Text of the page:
Investing in the ‘First 1,000 Days’ | Inquirer Opinion

Investing in the ‘First 1,000 Days’

The “First 1,000 Days” of life, which span from conception to a child’s second birthday, is a critical period of growth and development. According to the Philippine Pediatric Society, “the right nutrition delivered at the right time within this 1,000-day window can have a profound impact on a child’s ability to grow, learn, and rise out of poverty.”

Republic Act No. 11148 or the Health and Nutrition of Mother and Child Act of 2018, aims to prioritize nutrition for adolescent females, pregnant and breastfeeding women, infants, and young children, focusing on expanding nutrition programs during the first 1,000 days of a child’s life.

However, there is still a need to ensure the law’s effective implementation and maximize its impact and reach across the country. Currently, 95 children die from malnutrition every day. About 27 out of 1,000 Filipino children do not get past their fifth birthday, and 33 percent are stunted or short for their age. According to the United Nations Children’s Fund, stunting in early life can result in poor cognition and educational performance, low wages, lost productivity, and when accompanied by excessive weight gain later in childhood, an increased risk of nutrition-related chronic diseases in adult life.

Why does it matter? Children are the country’s future workforce, and investing in their health and education ensures they grow up to become productive members of society.


By ensuring children get the nutrition they need during the first 1,000 days, chronic diseases and disabilities are prevented, reducing the demand for costly medical treatments, and alleviating the strain on our health-care system and budgets.

Children who get the right nutrition are also more likely to perform better academically, leading to higher levels of educational attainment and increased earning potential in adulthood. A highly educated or more skilled workforce in turn contributes more to economic growth and competitiveness.

Lessons from other countries. Thailand has already made significant progress in meeting World Health Assembly goals to increase children’s birth weight and the rate of exclusive breastfeeding while decreasing the stunting rate among children under 5 years old. These were achieved by improving antenatal care and well-child clinics and expanding health coverage. Sustained budgetary support, engaging local government units and nonhealth personnel, enabled the effective implementation of those programs.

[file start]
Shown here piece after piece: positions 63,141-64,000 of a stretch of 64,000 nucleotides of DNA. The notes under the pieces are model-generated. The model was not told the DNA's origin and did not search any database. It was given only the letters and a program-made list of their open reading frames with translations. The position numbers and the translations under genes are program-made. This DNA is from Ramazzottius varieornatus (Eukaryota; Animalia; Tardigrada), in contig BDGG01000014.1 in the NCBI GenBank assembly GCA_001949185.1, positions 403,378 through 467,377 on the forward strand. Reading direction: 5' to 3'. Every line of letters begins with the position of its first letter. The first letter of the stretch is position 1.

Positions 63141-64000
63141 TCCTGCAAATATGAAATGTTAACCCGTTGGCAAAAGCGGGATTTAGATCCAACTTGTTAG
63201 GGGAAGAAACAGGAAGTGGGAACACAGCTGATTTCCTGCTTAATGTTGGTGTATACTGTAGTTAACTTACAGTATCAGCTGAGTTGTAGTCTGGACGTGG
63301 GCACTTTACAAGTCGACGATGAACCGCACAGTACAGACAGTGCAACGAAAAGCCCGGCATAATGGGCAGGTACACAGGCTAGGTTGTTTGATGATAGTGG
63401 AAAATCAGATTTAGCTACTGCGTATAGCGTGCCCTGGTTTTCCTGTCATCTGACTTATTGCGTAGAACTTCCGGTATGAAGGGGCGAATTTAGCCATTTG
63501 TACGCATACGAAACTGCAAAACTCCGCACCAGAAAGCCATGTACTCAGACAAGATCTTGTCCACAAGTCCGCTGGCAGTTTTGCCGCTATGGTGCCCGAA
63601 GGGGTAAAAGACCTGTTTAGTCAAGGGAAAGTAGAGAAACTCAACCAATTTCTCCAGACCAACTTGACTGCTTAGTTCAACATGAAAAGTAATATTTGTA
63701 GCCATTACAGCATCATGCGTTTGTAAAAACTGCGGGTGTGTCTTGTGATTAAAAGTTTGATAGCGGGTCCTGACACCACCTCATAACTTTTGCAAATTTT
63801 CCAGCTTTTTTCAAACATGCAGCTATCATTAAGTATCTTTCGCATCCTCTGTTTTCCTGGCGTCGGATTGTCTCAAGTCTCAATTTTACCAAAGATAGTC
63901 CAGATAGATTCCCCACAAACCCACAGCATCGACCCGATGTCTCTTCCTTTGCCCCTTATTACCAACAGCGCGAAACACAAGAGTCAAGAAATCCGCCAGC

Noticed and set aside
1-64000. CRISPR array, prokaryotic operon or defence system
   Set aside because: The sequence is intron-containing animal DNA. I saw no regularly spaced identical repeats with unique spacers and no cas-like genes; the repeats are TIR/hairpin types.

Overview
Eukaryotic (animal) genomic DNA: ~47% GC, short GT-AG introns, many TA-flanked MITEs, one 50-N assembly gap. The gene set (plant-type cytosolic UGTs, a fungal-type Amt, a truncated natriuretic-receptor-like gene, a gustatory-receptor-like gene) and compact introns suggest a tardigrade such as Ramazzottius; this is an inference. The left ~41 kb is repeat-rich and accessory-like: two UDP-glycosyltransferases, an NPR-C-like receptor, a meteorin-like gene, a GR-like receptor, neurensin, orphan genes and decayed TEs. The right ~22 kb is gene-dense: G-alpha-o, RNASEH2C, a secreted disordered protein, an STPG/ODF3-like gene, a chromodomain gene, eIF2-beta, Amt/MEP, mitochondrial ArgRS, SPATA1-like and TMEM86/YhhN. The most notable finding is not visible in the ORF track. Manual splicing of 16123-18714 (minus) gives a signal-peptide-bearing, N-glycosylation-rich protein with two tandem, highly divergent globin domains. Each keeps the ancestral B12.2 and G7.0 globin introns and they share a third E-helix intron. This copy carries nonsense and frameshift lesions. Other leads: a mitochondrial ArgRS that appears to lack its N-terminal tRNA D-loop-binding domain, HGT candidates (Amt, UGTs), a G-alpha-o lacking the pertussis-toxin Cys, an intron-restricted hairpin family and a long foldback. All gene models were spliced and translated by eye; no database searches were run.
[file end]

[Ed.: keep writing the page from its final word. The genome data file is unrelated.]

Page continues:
Guatemala ensured that interventions were tailored to local needs and cultural contexts, which helped enhance the effectiveness of nutrition programs. Its government fostered a sense of ownership and accountability among community members, helping improve maternal and child health outcomes.


Peru showed remarkable consistency in prioritizing early childhood development regardless of changes in administrations. The sustained allocation of budgetary resources toward the First 1,000 Days reflects Peru’s strong belief that investments in health and education during the formative years are fundamental for long-term socioeconomic development.

Recommendations1. Reallocate a portion of the health and education budget toward the First 1,000 Days. The Philippines invests heavily in secondary education, with a significant portion of the budget allocated to senior high school programs, while the Philippine Health Insurance Corp. has received notable budget increases over the years. Redirecting some of these funds toward initiatives targeting the first 1,000 days can yield substantial long-term benefits.


Research by Nobel Prize-winning economist James Heckman has shown that every $1 invested in early childhood development programs can yield a return of $4 up to $16 in economic and social benefits.

2. Comprehensive policies supporting maternal and child health, nutrition, early education, and parenting support services. While there have been initial strides in implementing maternal and child health programs, there remains a need for integrated policies that cover the entire continuum of care, from pregnancy to early childhood. This includes building more breastfeeding stations, providing prenatal and postnatal care services, and access to parenting education and support.

3. Encourage more public-private partnerships. This involves collaboration among government agencies, nongovernmental organizations, conglomerates, health-care providers, and educators to leverage resources, expertise, and best practices. They can facilitate the alignment of policies, programs, and services across different sectors, ensuring a more cohesive and integrated approach to promoting maternal and child health and well-being in the country.

Investing earnestly in the First 1,000 Days holds the key to a brighter future for the Philippines. By shifting our focus, uniting our efforts, and learning from successful approaches, we can pave the way for healthier generations and a more productive labor force. It’s an opportunity to redefine our narrative and sow the seeds for sustained health and prosperity for generations to come.


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Gary B. Teves served as finance secretary under the Arroyo administration.


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